You may immediately see that your wedding guest needs to be cut down, either to fit your budget, or your wedding venue.

wedding-guest-list-etiquette-template-guidesShorten your Guest List, or Change your Venue?

If your guest list is too large for your wedding venue (or your budget) and you are faced with the decision to change one of them, return to your purpose, your intentions, and what you really want from your special day. If you can imagine standing up in front of your guests on your wedding day, perhaps at the end of the aisle or during the speeches, what would make you happier – having all the friends and family members on your list, or having a smaller, more intimate group?

When you envision your dream day, what are you more prepared to sacrifice, the venue, the budget or the guest list? You will probably instinctively know what feels comfortable for you.

I suggest you think only about whose company you truly most enjoy, and who you expect to be part of your lives in the future, and invite them to spend this once-in-a-lifetime day with you.

Practical Ways to narrow down your Guest List.

If, for whatever reason, you need to trim your original wedding guest list (don’t worry, most people do), head back to the excel spreadsheet you started. Take the list of everyone you’ve considered inviting, and put them in order.

  • Three columns: Definites, Probables, Maybes.
  • Definites/Non-negotiables – those you just can not get married without. 100% attendance required – for some this will be their immediate family and best friends, for others it will be more.
  • Probables: If you can make it work, you’ll have them all… if they can all make it, that is. Put this list in order of absolute importance, from your ride-or-dies that’ve been with you since childhood to the colleagues that get you through Monday morning, get them in some semblance of an order.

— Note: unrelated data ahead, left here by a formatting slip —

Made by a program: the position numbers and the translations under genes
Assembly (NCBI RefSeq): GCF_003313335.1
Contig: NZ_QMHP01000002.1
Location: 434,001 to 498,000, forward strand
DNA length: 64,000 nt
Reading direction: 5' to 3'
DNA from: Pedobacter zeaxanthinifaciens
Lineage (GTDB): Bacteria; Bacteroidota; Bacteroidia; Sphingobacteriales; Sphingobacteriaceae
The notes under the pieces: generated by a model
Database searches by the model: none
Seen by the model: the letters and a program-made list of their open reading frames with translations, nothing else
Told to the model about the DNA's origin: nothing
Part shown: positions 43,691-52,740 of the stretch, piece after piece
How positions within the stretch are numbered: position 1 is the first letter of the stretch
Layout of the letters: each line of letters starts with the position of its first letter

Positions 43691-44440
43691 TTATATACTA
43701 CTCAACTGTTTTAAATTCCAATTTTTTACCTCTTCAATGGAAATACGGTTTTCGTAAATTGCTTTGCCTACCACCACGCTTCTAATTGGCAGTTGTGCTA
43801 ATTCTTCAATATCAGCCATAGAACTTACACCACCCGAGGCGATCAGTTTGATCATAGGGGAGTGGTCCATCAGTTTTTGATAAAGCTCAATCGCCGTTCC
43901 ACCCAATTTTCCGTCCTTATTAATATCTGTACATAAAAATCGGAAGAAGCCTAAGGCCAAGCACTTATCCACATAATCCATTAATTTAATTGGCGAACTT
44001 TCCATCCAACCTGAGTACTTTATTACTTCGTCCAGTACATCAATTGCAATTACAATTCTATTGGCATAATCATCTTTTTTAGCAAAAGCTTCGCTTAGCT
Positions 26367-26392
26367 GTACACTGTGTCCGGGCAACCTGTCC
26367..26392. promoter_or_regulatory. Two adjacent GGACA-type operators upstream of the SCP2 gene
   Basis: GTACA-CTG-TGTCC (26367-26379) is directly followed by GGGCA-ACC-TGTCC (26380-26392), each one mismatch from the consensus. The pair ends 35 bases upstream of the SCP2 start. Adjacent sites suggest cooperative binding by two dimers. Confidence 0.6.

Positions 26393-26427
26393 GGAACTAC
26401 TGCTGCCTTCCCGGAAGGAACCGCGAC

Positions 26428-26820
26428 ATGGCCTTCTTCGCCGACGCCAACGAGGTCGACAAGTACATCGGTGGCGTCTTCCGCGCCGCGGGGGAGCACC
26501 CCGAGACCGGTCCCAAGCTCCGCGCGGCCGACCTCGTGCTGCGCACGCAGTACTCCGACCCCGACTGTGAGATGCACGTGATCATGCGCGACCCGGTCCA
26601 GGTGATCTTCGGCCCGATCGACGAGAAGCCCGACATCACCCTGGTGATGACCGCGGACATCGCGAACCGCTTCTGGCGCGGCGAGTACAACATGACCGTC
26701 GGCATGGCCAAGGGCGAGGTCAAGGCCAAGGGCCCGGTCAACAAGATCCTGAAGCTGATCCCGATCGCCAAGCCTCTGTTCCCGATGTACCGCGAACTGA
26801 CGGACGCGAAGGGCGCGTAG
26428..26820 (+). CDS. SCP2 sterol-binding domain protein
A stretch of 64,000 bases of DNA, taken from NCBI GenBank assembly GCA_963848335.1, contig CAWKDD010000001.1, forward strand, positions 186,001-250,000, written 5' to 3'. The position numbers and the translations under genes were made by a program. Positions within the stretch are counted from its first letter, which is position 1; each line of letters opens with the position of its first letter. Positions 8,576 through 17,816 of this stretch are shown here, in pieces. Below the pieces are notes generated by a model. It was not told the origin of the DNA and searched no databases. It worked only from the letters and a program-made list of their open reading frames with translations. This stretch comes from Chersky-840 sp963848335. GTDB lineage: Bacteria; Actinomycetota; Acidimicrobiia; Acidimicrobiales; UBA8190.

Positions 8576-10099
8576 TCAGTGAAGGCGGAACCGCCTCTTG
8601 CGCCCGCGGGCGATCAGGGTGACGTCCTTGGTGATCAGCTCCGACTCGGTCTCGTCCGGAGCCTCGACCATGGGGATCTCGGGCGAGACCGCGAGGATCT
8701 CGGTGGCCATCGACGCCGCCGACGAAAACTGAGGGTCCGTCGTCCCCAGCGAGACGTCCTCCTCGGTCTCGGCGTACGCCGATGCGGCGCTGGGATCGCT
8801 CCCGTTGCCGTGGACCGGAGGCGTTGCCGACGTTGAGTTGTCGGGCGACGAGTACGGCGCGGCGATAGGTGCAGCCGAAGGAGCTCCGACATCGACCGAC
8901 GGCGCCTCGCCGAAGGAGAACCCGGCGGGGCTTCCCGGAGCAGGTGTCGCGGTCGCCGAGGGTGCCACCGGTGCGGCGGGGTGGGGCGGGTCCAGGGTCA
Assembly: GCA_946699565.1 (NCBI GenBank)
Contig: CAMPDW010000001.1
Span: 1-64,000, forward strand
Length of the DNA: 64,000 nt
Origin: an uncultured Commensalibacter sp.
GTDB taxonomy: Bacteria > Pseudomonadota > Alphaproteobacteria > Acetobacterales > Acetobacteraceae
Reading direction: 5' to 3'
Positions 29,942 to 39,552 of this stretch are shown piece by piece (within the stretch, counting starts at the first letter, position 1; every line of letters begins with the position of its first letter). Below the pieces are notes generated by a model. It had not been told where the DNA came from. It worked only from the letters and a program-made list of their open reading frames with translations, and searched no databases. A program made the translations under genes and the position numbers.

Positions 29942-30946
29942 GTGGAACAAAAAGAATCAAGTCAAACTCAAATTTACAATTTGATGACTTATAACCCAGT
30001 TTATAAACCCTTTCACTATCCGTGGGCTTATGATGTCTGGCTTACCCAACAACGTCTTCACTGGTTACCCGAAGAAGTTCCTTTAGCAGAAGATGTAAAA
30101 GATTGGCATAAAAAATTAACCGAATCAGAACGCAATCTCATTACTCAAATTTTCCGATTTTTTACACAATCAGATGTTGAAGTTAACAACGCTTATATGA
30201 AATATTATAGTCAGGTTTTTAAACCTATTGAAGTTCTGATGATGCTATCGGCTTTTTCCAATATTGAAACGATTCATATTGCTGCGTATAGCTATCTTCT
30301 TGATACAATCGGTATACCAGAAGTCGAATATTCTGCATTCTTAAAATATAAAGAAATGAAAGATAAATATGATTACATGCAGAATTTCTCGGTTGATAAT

• Maybes: Extended family, friends you haven’t seen in a while, those you aren’t that close with but are vaguely in your friend circle, acquaintances, and others.

The “Definites”

If the number of guests in the first (“definites“) column match your venue capacity/budget/desires, you’re already half of the way there to planning your ideal guest list. You are getting married with all the most important people in your lives, and you get to do so in the venue you love. If there’s already too many on list one, you need to find a bigger venue, reallocate your budget, or save for longer. People are everything, and you need those people there (you said so yourself).

The “Probables”

If there are fewer guests on that list than the capacity of the venue and your budget allows, this is a bonus! Now you can invite even more of your most loved people from list two (“probables“). Possibly, you won’t get all the way through list two, but you get to marry the person of your dreams in a dream location, so you’re still winning! Remember, the more guests you invite, the less time you’ll have with each of them and the fewer memories of your time with them to look back on (also, the more complicated the seating arrangements…). Also, only 80-90% of those you invite are likely to be able to make it, so you’ll probably be able to add a couple more along the way.

The “Maybes”

If there is enough room for all of list one, and all of list two, and you still have room for those in the third column, think hard. You put them on list three. Are you sure you really, really want them there? Unsure? You don’t have to make a decision immediately, as your wedding is likely to be 12 months away. But seriously, don’t be in a rush to invite everyone “just because” – save your time, and wedding budget, for those you really want to be with.